Few institutions are as stately and imposing as the Catholic Church, and when there is the slightest ruffle of impropriety, the reverberations are worse than a dinosaur sneezing on an ant hill. Based on one of these afflictions, The Dead Boy recounts a true tale of a young hustler who accused a priest of having sexual relations with him while he was at the Covenant House, a home for wayward youths.
Father Sheridan, played by TV soap star Stephen Nichols, is a dynamic, charismatic benefactor who believes in his cause and has raised millions for the organization.
He vehemently denies the allegations and insists that his accusers should consider the source, a deranged, habitual, liar and petty lawbreaker.
The Cardinal’s assistant and Sheridan’s close friend, Father Angelo Rosetti, remarkably played by Lorri Goldman, is supportive and sympathetic, offering Sheridan unequivocal moral support. The Cardinal is an imposing force, powerfully played by Travis Michael Holder, and in spite of his pompous and pontifical bearing, wants to believe the priest and help him overcome his travail. Tony McGuire, a former seminarian turned journalist, has been approached by the youth with the story, and is uncertain about its veracity or accuracy. He was a close friend with Sheridan at the seminary, and hopes to use the former bond to authenticate the facts. Cyril O’Reilly does an excellent job as the journalist.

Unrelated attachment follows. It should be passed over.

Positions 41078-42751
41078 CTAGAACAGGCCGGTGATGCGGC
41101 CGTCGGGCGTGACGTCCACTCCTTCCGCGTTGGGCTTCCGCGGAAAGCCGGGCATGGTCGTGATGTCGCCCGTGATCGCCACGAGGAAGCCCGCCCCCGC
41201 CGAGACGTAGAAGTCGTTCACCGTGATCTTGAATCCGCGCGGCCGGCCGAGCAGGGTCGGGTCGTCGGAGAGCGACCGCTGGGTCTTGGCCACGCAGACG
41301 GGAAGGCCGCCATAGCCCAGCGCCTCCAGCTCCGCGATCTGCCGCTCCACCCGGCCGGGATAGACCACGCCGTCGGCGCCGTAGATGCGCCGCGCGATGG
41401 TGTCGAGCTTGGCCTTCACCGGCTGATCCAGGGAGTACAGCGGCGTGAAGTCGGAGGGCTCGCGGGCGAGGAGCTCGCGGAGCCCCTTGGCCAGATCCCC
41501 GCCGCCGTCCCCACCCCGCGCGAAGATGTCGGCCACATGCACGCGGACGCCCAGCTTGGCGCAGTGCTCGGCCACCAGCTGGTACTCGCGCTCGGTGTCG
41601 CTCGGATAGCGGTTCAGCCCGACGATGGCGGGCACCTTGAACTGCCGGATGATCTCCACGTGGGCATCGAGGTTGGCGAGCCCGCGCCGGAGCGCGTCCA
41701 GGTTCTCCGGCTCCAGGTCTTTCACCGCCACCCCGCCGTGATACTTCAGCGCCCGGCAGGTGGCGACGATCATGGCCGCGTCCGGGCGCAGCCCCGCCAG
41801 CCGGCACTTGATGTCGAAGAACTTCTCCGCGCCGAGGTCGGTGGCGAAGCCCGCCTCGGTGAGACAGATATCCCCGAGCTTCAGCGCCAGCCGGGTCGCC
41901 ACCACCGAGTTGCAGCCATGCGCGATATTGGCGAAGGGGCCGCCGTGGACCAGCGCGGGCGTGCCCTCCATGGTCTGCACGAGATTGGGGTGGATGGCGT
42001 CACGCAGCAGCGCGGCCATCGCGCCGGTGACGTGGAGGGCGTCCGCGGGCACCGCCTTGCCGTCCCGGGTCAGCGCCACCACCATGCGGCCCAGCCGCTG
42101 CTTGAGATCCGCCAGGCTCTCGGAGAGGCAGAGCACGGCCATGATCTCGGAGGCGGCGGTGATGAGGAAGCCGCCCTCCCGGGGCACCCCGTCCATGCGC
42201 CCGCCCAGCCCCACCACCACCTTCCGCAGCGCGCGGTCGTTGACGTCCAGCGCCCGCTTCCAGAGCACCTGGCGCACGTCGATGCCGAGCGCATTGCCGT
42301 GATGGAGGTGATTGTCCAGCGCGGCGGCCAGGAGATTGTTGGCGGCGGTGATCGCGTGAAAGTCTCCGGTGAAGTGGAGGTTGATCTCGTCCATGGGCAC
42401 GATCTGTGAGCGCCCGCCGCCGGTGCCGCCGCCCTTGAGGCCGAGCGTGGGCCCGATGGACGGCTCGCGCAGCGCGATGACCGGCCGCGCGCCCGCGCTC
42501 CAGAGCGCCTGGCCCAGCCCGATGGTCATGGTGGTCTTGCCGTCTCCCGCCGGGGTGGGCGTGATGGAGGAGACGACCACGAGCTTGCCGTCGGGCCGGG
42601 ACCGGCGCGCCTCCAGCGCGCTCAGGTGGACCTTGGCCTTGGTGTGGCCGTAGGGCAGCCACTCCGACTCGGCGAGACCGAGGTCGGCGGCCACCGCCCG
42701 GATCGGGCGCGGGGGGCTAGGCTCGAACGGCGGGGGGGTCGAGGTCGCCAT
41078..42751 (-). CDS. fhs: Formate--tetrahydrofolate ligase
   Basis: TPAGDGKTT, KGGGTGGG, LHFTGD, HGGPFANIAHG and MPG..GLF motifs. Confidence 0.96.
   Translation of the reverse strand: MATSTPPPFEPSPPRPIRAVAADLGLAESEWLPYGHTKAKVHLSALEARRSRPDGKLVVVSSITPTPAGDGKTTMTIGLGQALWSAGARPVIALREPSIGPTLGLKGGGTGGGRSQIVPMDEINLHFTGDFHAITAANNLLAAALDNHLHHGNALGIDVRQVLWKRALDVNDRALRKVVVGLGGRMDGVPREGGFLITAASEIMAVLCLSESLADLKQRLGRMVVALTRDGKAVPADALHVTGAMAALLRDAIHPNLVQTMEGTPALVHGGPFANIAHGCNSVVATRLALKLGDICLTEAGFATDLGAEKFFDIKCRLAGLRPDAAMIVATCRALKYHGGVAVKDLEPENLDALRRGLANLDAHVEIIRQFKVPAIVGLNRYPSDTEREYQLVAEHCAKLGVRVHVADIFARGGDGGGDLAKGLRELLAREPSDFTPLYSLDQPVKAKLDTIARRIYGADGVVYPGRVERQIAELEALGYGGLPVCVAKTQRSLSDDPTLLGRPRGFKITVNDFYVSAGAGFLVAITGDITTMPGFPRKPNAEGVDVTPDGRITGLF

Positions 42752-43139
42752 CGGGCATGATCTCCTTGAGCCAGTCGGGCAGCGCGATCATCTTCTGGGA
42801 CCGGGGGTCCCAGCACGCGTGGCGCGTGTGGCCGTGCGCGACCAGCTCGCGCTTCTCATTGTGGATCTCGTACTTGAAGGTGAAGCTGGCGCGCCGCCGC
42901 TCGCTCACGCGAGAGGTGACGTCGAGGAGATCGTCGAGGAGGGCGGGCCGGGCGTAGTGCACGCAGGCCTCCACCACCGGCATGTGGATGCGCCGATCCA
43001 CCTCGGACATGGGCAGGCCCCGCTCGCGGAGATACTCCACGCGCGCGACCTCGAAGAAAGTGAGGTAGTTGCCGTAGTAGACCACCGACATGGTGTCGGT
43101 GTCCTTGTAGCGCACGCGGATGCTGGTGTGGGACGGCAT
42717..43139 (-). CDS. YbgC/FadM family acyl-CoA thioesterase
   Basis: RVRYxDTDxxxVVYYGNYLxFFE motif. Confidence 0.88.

The youth, Will Draper, changes stories when convenient, discovering that each time he tells a good tale, people give him money. He tells about a history of abuse and homosexuality, calling himself a dead boy, and makes the most of his borderline psychosis to claw out a daily existence wherever he can. Derek Sitter was remarkable, filling every scene with bristling tension. He also doubled as a young Father Sheridan surfacing as an apparition to remind the priest of how his dreams have strayed.
As the story develops, the characters evolve from preaching forgiveness to seeking self preservation. Ultimately, Rosetti is fed up with the Cardinal, and leaves the church. The youth reaffirms his story for the journalist, and Father Sheridan is treacherously betrayed by McGuire whose promise of silence and forgiveness becomes a hollow lie. The Cardinal who had desperately wanted to exonerate his priest is shattered when he learns that the journalist betrayed a long friendship, but in true secularist concern, worries about the millions the suit will cost. One gets the feeling that the dead boy was not the wronged youth, but the priest who fell from grace in what he called a moment of weakness.
The Dead Boy is a serious thought provoking piece, with imaginative staging and creative direction. The many clever touches add ambiance, like the Gregorian chant background and the paraphrasing of the liturgy at the end, where Father Rosetti announces the play has ended.